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For surface waters, chlorination is a must if no other treatment is given. Hence residual chlorine test should be included in routine test. If you could add nitrate (NO3-), that would be fine. If excessive fluoride (F-) is reported in the area, then it could also be included in the field tests as you are doing Arsenic testing. Hardness is another important test and easy to test also which could be considered if that is a problem parameter in that area. I do not wish to lengthen the list. I have used field test kit and all the test I have mentioned could be included in field kit. Please note that these additional tests are required for drinking water and not irrigation or other domestic uses. Let me know if you need additional info or help. Best. Jagdish Barot, Windsor/Canada

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BGS produced some groundwater quality summaries for WaterAid (some time ago now, but still useful). The one for Bangladesh is at

What you need to look for does depend quite a bit on the source. If it's deep groundwater then it's much less likely to have problems from surface-related contaminants such as nitrate and pesticides. If it's pond water, on the other hand, these could be critical elements. Good luck getting pesticides analysed effectively, though! These are very expensive to do, and sample handling and lab techniques need to be very good - no adequate field kits that I'm aware of.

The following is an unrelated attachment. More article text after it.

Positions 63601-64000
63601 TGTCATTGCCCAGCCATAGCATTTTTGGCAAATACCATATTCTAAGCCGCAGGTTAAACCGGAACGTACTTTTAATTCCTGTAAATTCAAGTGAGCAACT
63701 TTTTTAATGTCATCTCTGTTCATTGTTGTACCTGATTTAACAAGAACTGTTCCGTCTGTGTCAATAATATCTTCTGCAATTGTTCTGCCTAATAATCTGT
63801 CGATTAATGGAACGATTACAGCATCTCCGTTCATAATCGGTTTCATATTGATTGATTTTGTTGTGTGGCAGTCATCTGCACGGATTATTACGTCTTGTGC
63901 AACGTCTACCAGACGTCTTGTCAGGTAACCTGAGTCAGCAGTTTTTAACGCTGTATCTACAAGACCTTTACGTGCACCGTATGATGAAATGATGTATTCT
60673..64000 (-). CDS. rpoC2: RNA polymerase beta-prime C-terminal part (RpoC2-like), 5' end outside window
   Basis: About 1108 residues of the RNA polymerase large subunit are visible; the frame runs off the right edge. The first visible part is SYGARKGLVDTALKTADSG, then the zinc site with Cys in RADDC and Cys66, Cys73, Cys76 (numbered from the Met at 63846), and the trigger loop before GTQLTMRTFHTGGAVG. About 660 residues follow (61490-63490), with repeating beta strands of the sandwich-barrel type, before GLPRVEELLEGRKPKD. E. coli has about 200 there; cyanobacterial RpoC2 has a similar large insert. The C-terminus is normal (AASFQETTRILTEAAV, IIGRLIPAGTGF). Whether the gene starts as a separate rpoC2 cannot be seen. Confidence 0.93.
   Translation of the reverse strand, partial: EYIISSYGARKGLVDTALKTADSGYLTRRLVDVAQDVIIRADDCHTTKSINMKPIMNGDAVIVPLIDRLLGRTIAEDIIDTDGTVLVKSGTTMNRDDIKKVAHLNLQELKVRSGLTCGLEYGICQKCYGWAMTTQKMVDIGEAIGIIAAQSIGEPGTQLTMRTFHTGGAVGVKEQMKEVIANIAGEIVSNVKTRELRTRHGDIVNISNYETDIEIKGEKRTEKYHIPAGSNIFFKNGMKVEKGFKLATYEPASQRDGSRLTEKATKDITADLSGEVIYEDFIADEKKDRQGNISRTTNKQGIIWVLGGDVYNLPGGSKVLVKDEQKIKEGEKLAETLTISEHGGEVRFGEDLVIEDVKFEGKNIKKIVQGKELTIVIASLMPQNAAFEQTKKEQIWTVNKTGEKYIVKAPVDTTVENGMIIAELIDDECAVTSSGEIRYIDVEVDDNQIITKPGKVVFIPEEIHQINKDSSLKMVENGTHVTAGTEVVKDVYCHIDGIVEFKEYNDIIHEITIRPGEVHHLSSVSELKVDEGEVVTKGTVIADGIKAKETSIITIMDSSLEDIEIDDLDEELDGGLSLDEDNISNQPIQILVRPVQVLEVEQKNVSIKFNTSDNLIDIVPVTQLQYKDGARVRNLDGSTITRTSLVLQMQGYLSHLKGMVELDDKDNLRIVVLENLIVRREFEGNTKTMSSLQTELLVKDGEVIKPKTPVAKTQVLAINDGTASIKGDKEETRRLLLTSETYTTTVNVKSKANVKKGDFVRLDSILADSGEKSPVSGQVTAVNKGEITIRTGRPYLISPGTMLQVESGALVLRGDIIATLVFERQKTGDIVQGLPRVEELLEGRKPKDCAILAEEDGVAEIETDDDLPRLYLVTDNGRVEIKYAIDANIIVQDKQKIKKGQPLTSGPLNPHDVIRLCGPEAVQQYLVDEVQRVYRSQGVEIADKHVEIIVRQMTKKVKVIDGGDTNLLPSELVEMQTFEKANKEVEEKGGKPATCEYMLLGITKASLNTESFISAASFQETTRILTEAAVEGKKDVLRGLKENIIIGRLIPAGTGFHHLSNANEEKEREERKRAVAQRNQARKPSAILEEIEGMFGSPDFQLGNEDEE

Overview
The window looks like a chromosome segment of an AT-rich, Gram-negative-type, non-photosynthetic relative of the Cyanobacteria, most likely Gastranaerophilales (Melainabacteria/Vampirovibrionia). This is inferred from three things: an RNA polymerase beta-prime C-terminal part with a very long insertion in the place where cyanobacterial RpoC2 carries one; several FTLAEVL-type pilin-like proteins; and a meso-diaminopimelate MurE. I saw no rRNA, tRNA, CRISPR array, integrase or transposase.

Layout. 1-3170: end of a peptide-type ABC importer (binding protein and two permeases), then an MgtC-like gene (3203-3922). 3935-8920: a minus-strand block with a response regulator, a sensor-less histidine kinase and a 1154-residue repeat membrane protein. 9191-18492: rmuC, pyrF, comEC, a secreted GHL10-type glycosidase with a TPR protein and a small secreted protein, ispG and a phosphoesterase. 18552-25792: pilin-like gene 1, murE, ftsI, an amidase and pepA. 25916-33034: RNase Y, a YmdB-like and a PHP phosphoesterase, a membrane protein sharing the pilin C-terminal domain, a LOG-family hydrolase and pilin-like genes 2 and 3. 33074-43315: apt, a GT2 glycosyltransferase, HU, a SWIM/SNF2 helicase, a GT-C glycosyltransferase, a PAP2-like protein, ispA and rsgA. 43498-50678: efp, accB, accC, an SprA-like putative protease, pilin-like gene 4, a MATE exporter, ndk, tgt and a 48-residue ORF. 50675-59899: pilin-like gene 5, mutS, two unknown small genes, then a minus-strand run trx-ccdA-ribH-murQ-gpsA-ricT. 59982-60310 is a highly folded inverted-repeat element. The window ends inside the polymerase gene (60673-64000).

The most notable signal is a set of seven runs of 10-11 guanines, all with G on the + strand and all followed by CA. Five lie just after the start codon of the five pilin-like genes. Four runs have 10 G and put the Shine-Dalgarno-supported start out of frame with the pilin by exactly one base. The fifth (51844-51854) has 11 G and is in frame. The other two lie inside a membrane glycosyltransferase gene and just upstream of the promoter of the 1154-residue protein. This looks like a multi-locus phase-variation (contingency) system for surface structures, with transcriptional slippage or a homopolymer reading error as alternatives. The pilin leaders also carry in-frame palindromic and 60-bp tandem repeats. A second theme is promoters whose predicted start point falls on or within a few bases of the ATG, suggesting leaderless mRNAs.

Usually community water supply programmes limit themselves to the kind of range of parameters that you are already looking at, for cost reasons as well as because of a lack of ability to transport samples to good lab facilities. Again, there may be good local reasons for assessing other chemicals e.g. in areas of fluoride prevalence or metal mining.

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Thanks for the info and the link Joe. Very helpful!

Yes I understand specific pesticides are difficult to analyse…Are there any indicator analytes for pesticides that could be tested for in the field?

Regarding fertilisers - would testing for nitrate be sufficient? Or should we test for other analytes also?

Do you think there could be any elements/compounds of concern originating in the sediments in which the wells are dug/drilled? - I’m not aware of Fluoride issues specifically. There is no mining, but I know the sediments have been investigated for mineral sands potential. Should we test for any other elements/compounds just to be sure, or do you think the risk is low and not worth the time/costs?

JS gravatar imageJS ( 2015-04-28 01:40:00 -0500 )edit